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Adrian Brown has raised a difficult question for those who want policy decisions to be supported by evidence. In this article, he dissects a systematic review of the impact Scared Straight prison visitation programmes conducted by the Campbell Collaboration. Based on this review, the UK’s College of Policing, ranks the evidence against Scared Straight as “very strong”, but as Adrian demonstrates, that evidence is based on “seven US studies from 1967-1982, only two of which are statistically significant, and both of these have potentially serious flaws”.
He concludes that drawing such firm conclusions from such a flimsy base has prevented further experimentation that would generate more robust evidence. This has deterred would-be innovators from exploring modified approaches to prison visitation programmes that might be more effective. Systematic reviews are held up as the gold standard of evidence, but Adrian likens them to the AAA rated bonds filled with low-quality sub-prime mortgage debt that eventually sank the global economy in 2008.
This raises two questions for people who, like me, champion evidence as a crucial part of sound policymaking.
First, how big is this problem? The systematic review of Scared Straight draws on many fewer, much older and much less robust studies than many others. In the field of criminal justice, the Campbell Collaboration is the leading organisation producing systematic evidence reviews globally. Its 2012 systematic review of “hot spot policing” led by Professor Anthony Braga covers 19 studies including a total of 25 experiments that investigated the impact of having police on patrol in high crime areas. Ten of these were randomised control trials and three were from 2011. The conclusion was that “the extant evaluation research provides fairly robust evidence that hot spot policing is an effective crime prevention strategy. The research also suggests that focusing police efforts on high-activity crime places does not inevitably lead to crime displacement”.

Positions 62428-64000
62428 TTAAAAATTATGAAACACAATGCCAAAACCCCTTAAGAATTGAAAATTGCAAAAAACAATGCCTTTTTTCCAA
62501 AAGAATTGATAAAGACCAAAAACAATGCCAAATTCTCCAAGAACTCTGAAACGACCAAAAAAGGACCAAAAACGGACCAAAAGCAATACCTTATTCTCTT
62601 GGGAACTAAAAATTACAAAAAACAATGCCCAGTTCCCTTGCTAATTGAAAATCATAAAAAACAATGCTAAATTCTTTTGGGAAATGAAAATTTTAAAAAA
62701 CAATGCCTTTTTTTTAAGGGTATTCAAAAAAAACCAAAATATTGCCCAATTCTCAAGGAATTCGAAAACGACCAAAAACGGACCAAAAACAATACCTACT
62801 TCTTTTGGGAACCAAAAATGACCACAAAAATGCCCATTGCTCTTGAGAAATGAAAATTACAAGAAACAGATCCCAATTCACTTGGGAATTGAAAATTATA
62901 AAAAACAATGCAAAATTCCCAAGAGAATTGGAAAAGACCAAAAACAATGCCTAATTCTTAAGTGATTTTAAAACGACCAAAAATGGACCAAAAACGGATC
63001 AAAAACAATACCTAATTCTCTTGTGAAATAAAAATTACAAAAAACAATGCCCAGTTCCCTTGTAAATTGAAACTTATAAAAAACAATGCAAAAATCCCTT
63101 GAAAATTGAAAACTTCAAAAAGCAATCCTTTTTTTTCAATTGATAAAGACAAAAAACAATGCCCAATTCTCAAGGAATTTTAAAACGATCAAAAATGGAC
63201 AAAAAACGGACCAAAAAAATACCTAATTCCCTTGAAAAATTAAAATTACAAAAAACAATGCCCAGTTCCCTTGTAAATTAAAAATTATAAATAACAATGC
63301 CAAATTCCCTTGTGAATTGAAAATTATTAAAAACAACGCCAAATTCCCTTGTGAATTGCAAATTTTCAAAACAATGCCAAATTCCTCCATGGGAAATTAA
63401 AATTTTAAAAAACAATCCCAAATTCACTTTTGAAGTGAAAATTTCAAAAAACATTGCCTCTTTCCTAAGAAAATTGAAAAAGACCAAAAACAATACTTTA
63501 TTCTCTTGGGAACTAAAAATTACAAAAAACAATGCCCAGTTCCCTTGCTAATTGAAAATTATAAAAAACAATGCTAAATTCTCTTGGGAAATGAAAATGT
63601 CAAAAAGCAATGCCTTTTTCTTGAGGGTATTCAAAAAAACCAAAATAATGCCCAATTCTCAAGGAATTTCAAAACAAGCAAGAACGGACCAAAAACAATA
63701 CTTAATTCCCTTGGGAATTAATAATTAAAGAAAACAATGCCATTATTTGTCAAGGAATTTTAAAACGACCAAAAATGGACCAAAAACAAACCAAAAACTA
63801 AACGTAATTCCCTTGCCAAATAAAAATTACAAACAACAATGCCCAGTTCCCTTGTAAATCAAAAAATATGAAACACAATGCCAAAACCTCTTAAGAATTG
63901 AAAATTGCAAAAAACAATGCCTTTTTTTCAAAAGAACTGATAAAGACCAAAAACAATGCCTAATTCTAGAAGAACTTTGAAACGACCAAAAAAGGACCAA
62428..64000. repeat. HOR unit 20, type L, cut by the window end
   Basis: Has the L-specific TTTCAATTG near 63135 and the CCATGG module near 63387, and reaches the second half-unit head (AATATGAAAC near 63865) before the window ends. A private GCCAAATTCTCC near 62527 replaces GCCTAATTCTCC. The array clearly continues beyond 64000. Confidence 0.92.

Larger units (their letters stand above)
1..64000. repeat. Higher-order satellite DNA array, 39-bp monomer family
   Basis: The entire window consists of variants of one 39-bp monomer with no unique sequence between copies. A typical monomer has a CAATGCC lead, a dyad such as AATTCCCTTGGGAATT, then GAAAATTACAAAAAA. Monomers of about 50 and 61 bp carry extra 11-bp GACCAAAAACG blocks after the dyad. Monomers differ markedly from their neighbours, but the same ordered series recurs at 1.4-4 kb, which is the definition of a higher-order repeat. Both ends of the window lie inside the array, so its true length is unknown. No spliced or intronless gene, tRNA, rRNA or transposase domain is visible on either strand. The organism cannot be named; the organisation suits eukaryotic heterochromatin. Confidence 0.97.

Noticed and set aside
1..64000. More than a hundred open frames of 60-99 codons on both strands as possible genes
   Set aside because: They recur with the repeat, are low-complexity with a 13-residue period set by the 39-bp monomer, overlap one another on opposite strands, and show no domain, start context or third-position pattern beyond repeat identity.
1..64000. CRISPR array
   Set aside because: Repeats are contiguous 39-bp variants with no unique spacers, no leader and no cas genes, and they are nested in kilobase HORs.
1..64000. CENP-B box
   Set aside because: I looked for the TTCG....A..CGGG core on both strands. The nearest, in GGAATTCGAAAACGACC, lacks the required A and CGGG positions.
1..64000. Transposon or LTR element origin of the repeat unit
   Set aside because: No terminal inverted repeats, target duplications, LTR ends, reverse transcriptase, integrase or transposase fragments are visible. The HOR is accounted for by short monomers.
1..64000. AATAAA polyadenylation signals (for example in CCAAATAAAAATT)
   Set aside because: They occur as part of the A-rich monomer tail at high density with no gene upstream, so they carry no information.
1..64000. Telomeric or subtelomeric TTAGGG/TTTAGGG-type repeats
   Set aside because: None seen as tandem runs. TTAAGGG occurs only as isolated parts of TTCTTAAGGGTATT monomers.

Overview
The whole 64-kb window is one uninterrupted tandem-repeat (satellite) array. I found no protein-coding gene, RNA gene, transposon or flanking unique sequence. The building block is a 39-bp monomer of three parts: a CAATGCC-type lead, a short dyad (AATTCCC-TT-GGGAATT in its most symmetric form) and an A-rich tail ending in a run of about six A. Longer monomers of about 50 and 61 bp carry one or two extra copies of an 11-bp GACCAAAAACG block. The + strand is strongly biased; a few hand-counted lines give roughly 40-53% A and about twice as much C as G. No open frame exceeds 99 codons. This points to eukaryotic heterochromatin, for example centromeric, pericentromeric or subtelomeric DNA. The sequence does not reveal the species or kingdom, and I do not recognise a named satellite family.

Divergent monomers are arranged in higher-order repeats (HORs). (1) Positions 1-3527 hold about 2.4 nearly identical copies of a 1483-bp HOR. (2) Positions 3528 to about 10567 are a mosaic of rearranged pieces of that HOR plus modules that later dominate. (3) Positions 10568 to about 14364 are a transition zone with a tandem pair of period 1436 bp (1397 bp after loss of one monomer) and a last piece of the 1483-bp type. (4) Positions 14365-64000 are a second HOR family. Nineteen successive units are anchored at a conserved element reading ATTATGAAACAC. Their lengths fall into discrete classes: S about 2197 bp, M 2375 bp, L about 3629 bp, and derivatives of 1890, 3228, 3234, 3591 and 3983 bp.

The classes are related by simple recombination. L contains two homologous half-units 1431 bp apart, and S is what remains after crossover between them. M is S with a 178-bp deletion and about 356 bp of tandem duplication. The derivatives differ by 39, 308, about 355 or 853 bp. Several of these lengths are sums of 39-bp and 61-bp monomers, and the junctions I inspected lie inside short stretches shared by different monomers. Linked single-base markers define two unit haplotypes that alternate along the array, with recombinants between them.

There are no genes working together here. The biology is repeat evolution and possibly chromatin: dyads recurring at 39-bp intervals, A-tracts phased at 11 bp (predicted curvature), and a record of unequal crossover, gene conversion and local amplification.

This conclusion hasn’t stopped people from testing the impact of different approaches to hot spot policing. Instead, police organisations and a growing number of academics are trying to refine conclusions about how they can better target, test and track the impact of police presence on higher crime locations.
Scared Straight is, however, not an isolated case of a systematic review that has been talked about – and occasionally presented – as having generated more conclusive evidence that might be justified by the underlying studies. It is also clearly a problem that only the most nerdy, committed and methodologically literate are likely to spend time digging into underlying studies to test their robustness. In short, there is still a problem – albeit perhaps not of sub-prime mortgage magnitude.
A new rating system
Second, if we agree there is a problem, how can we fix it? Here, I think we may be missing a trick. In the world of finance, the ratings agencies may be flawed (there are books written on this topic) but there is at least a rating system which signals to the market the level of risk in the financial instrument being bought or sold. In the world of evidence, there are also rating systems but they are in some respects less sophisticated than in finance. Systematic reviews are often seen as the apex of evidential proof but there is no rating that signals to a time-pressed researcher or practitioner the quality of the underlying studies within them. The Maryland Scientific Methods Scale provides a 1-5 rating of the robustness of individual studies sitting within Systematic Reviews, so why not weight conclusions based on these scores.
There is, of course, no perfect substitute for understanding the detail and nuance underlying the evidence we are using. I am frequently frustrated by the misuse of evidence and wrong-headed thinking in criminal justice, so much so that I wrote a book about it. We also need to acknowledge that while evidence-based policy is a no-brainer on one level, some interpretations of it are too narrow and restrictive and prioritise some types of public policy intervention and evidence too highly over others. A critical issue in critical justice is that we spend a lot of time and money evaluating small-scale interventions (for example, a weekly, one-hour cognitive behavioural therapy session for prisoners) and insufficient time considering the no doubt far greater (though far harder to measure) impact of broader factors such as the attitudes and behaviour of prison staff.
A problem shared
It is vital that the policymakers, academics and practitioners engage in the debate about what constitutes “good” evidence and how we can deal with the messy realities of the world. We need to be careful of presenting “evidence-based policy” as a total solution, and instead see it as a work in progress that will never be complete, but could become ever more valuable.
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